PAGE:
Thursday, March 25, 2010

Anna in the Tropics

After reading Anna in the Tropics I found myself experiencing a feeling of satisfaction. This play had an air of simplicity that I find refreshing. By writing in a manner that allows readers to understand the surface of the text, Cruz in turn has his audience wanting to search for a deeper connection to his play.

One passage that really intrigued me was in Act Two, Scene 1 where Juan Julian and Cheche are debating the reasons to switch to a machine that rolls cigars, instead of continuing the more traditional method, currently in place, of hand rolling. Juan Julian, takes Cheche’s idea of modernity and the need to keep up with a fast paced world and throws it in his face, making the point that the whole point of a cigar is to step out of that modern world. He notes that a cigarette is the modern answer to the cigar, and that is what is actually preventing the potential progress of their sales.

I’m not exactly sure why this scene grabbed my attention so intensely; perhaps it’s simply my interest in things of the past becoming obsolete, which makes sense considering the way technology is progressing. That contented feeling I experienced after reading this play, I believe took place because I was able to carry it around with me, and feel the pages of the story. Soon that feeling might be passé and just a fond memory.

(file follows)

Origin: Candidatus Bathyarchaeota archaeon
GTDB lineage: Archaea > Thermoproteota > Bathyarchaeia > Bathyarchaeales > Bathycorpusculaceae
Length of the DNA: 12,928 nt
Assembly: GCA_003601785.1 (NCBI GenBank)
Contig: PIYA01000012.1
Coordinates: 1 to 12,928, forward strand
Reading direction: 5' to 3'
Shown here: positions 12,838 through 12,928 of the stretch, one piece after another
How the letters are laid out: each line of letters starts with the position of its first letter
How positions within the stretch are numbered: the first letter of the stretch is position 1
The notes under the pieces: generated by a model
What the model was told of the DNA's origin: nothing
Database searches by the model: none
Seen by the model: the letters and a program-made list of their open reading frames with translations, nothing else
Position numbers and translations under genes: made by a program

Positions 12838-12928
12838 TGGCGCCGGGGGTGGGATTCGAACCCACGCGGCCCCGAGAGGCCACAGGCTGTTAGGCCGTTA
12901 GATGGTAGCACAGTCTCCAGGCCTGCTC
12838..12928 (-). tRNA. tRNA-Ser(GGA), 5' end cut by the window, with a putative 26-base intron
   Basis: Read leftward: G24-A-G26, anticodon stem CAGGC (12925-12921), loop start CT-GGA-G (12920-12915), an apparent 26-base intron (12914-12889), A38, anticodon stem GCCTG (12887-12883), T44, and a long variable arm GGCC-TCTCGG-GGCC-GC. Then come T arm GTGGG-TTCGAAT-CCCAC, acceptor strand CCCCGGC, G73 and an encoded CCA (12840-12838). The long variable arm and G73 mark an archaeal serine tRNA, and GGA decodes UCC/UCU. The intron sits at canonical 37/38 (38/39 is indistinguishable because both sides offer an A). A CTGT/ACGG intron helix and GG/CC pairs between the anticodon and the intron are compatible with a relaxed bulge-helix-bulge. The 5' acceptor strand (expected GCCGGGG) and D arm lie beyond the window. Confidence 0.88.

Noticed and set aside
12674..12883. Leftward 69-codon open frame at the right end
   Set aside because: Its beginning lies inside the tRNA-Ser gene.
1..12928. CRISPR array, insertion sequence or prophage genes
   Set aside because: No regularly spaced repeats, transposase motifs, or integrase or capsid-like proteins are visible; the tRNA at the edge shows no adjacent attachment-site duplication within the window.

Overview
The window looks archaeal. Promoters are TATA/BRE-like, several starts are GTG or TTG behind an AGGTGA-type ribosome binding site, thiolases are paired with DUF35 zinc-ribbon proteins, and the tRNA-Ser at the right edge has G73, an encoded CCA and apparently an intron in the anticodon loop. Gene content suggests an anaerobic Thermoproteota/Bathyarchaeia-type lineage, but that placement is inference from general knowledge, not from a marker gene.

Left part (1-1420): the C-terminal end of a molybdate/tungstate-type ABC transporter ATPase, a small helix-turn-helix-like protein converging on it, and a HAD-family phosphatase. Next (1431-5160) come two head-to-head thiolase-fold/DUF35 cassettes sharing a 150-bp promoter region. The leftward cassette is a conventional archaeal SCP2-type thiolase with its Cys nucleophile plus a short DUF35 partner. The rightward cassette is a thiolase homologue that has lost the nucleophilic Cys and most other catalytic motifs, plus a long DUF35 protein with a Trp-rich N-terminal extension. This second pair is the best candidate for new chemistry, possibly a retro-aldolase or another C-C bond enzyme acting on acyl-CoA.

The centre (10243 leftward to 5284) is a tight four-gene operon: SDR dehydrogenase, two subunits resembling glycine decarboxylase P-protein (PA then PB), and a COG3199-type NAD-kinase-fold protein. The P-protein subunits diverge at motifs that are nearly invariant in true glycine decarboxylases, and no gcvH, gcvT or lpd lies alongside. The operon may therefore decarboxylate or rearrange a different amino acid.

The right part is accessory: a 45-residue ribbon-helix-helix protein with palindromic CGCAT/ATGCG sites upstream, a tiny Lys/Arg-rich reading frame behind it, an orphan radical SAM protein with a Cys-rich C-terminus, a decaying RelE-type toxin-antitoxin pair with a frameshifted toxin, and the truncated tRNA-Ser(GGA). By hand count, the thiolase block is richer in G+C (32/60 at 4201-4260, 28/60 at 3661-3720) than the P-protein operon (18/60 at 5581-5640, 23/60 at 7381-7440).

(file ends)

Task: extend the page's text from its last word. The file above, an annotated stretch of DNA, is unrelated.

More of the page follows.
1 comment:

  1. The machine scene did seem to be the most powerful in the play. It is interesting because in a way, the issue itself is very contemporary one as well, as apposed to the timeless love triangles that were one of the other major conflicts/themes, which provides an interesting meta-contrast within the underlying surface of the story.


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